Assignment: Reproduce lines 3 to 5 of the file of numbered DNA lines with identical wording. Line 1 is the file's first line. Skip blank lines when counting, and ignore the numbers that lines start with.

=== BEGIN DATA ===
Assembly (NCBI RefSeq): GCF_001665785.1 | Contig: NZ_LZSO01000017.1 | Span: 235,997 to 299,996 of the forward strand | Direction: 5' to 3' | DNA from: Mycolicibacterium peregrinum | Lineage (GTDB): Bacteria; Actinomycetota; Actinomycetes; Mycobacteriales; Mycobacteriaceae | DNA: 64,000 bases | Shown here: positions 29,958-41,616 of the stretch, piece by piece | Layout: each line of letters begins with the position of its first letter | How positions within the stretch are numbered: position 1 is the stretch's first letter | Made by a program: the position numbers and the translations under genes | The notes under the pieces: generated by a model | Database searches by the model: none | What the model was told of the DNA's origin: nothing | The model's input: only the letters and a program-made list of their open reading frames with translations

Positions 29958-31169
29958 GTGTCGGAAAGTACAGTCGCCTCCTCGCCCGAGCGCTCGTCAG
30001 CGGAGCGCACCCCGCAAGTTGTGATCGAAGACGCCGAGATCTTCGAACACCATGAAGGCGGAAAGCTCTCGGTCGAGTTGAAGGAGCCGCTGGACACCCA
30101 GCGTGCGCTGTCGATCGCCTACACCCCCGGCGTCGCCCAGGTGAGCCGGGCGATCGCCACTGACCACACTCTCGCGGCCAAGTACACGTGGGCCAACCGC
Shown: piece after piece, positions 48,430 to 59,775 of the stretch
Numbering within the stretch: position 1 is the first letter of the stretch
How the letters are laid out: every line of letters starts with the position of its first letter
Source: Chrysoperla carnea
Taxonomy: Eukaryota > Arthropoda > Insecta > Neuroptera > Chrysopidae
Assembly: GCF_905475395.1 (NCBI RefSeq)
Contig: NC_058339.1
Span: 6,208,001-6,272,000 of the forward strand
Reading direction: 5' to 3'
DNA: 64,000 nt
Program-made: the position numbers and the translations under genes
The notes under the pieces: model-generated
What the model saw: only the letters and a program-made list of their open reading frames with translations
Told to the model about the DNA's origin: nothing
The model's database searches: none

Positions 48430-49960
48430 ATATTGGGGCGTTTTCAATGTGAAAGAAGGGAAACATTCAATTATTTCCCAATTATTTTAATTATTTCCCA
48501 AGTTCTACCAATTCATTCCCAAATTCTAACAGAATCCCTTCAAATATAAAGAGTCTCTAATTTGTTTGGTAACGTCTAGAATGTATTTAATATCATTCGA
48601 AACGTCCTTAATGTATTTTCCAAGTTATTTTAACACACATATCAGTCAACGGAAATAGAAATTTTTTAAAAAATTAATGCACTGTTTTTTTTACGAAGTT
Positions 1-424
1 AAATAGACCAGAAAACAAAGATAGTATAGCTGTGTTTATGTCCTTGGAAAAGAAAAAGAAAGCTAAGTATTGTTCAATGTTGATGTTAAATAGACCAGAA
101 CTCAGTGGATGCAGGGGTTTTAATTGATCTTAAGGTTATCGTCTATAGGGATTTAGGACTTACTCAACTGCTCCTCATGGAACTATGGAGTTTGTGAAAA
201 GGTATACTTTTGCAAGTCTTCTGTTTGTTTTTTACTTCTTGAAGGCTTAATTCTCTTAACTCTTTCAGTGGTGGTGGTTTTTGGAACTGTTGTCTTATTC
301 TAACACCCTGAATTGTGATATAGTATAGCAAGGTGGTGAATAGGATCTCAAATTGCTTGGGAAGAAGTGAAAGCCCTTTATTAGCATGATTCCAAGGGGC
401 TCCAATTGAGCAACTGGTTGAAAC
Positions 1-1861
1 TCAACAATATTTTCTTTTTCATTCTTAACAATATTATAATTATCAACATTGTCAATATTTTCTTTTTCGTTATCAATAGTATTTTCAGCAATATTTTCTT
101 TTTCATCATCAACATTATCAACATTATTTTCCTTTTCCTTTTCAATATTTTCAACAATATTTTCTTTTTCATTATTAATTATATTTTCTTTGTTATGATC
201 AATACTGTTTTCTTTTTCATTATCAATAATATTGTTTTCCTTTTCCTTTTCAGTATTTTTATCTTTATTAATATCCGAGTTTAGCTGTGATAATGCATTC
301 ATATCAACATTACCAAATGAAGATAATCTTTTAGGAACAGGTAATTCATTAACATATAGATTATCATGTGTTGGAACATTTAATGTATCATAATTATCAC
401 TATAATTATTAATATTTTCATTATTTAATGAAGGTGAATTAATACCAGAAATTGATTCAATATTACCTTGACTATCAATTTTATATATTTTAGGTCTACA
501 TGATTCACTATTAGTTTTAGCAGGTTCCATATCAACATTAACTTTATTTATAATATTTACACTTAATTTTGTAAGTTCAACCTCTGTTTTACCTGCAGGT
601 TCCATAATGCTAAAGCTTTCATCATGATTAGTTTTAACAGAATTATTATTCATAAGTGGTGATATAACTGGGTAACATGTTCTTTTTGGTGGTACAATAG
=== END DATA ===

29958 GTGTCGGAAAGTACAGTCGCCTCCTCGCCCGAGCGCTCGTCAG
30001 CGGAGCGCACCCCGCAAGTTGTGATCGAAGACGCCGAGATCTTCGAACACCATGAAGGCGGAAAGCTCTCGGTCGAGTTGAAGGAGCCGCTGGACACCCA
30101 GCGTGCGCTGTCGATCGCCTACACCCCCGGCGTCGCCCAGGTGAGCCGGGCGATCGCCACTGACCACACTCTCGCGGCCAAGTACACGTGGGCCAACCGC